Astoundingly, List then made a lunch for himself and ate it right there in the home where he’d just murdered 4 family members. He got in his car and drove to his bank, where he closed his and his mother’s bank accounts, then drove to John Jr.’s high school to watch him play in a soccer game. After the game, he drove his son home, where he shot him repeatedly in the chest and face…
Police found John’s car parked in a parking lot at the John F. Kennedy airport in New York City. There was no record of a John List taking a flight in the recent past but it was possible that he’d travelled under an assumed name.
The police across multiple jurisdictions and the FBI began an international manhunt for the man responsible for one of the most sensational multiple-murders in history. They ran down hundreds of leads but, partially because all reliable photographs of List had been destroyed, they had no success…
For nearly two decades, it seemed as if List would never be brought to justice for his heinous crimes. Then in 1989, 18 years after the murders, investigators asked the producers of the brand new TV show “America’s Most Wanted” to take a look at the case. They agreed to help and brought in a forensic sculptor to create a bust of what List might look like after the time had passed.
The sculptor studied the most up to date photographs they could find of List and imagined what he would look like after his face had sagged with time. He produced a sculpture, still wearing the same horn-rimmed glasses. When 22 million people saw that sculpture on tv, the authorities got a call…
Looks Just Like Him
The call came from a woman in Denver, Colorado. She thought the sculpture on TV was the spitting image of a neighbor of hers that had recently moved to Virginia. Her neighbor, named Robert Clark wore horn-rimmed glasses, attended a local Lutheran church, and worked as an accountant.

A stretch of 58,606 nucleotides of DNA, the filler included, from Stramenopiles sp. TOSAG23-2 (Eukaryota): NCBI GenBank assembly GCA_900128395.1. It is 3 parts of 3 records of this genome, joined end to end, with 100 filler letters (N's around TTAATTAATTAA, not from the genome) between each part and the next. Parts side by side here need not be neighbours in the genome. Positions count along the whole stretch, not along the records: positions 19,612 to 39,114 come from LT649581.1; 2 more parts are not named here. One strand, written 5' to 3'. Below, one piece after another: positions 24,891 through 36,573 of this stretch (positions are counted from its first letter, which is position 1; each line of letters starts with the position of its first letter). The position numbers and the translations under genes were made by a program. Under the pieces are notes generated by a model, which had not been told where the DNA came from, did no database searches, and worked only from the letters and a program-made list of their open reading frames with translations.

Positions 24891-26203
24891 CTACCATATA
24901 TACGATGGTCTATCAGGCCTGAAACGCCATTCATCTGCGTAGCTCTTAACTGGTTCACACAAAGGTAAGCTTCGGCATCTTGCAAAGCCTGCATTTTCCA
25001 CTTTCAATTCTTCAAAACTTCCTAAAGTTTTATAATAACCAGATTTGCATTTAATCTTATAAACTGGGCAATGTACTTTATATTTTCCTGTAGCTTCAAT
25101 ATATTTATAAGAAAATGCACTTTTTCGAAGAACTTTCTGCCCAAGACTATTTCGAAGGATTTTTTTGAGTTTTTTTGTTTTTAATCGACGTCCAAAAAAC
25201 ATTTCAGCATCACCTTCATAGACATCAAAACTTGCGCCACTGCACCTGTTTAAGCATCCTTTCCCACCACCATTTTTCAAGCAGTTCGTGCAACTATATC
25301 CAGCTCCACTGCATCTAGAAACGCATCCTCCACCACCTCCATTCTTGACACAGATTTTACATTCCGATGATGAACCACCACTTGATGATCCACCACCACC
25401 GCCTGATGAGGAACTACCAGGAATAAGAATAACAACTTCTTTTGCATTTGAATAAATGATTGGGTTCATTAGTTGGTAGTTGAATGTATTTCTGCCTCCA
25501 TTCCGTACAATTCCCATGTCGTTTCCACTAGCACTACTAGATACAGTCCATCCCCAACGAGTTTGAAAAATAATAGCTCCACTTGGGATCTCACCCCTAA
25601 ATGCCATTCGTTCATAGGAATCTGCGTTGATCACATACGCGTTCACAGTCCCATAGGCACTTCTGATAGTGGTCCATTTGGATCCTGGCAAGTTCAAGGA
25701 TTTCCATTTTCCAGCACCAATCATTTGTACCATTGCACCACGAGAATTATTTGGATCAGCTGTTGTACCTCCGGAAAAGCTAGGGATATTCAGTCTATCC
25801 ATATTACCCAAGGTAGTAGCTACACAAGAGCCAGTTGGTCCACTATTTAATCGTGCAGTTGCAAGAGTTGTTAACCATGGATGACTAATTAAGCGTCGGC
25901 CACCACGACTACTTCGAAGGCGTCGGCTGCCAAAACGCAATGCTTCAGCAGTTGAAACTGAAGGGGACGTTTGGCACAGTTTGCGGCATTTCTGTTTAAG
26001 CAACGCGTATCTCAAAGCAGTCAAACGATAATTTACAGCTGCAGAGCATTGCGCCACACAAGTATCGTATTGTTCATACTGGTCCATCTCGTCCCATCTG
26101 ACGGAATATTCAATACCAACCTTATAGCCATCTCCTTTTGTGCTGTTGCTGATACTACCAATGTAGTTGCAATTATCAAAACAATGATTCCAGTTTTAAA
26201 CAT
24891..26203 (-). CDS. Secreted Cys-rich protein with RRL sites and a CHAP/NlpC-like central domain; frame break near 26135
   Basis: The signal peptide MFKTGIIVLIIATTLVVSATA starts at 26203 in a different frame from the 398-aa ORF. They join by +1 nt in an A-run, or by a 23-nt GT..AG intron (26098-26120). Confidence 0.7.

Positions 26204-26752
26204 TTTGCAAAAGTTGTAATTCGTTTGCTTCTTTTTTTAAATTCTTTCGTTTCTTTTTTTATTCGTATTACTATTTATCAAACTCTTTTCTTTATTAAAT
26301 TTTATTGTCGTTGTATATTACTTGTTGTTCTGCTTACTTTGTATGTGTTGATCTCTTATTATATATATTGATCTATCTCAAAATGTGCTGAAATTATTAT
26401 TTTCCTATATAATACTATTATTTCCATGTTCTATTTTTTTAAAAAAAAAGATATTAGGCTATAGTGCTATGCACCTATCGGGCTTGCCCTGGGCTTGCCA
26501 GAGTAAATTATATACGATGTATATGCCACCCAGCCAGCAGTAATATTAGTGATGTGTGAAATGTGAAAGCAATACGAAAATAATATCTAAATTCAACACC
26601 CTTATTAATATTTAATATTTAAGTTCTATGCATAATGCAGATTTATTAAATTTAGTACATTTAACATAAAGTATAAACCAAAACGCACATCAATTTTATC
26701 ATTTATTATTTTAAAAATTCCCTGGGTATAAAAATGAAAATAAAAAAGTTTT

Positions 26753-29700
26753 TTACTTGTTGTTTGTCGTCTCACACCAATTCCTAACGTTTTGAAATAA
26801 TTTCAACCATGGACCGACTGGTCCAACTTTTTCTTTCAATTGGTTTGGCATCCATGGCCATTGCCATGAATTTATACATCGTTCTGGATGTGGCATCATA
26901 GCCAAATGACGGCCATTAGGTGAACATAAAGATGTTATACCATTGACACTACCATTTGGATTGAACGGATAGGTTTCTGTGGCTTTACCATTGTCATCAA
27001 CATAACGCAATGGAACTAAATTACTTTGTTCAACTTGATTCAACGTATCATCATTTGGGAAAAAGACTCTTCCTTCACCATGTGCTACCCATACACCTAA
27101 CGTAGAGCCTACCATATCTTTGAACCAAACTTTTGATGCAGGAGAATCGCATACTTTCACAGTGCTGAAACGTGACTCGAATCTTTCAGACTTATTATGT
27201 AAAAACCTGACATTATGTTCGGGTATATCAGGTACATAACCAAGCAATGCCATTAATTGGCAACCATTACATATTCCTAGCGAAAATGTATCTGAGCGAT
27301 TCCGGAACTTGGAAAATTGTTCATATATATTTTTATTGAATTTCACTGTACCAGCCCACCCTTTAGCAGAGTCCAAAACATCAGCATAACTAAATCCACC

We Got Him
When FBI agents went to “Clark’s” home in Virginia, his stunned wife answered the door. She had met her husband just over a year ago and had no idea about his past. List was arrested in his office later that day…
Keeping Up the Lie
For months, List maintained that he was Robert Clark and had no knowledge of John List or his crimes. It was only when presented with irrefutable evidence, including a fingerprint match with List’s military records, and then with evidence found at the crime scene, that he would confess his identity.
The FBI would later piece together what List had done after he killed his family. He’d travelled by train around the country, eventually settling in Denver where he started going by Bob Clark. He joined the church and took an accounting job with a paper company and, after he’d met Delores Miller at a church function, married her and moved to Virginia…
At his trial, List testified that he’d lost his banking job and, to avoid humiliation, spent each workday reading the paper at a local train station. He skimmed money from his mother’s bank account to pay the bills. As his wife’s health rapidly deteriorated due to her alcoholism and secret, untreated syphilis, she became more and more abusive toward him. He chose to kill his family and send their souls to heaven rather than accept welfare.
Nearly 20 years after he’d killed his family, List was convicted of on all 5 counts of first degree murder. Later in life, he expressed remorse for his crimes, saying “I wish I had never done what I did,” he said. “I’ve regretted my action and prayed for forgiveness ever since.” While serving out his life sentence, List died in prison at the age of 82.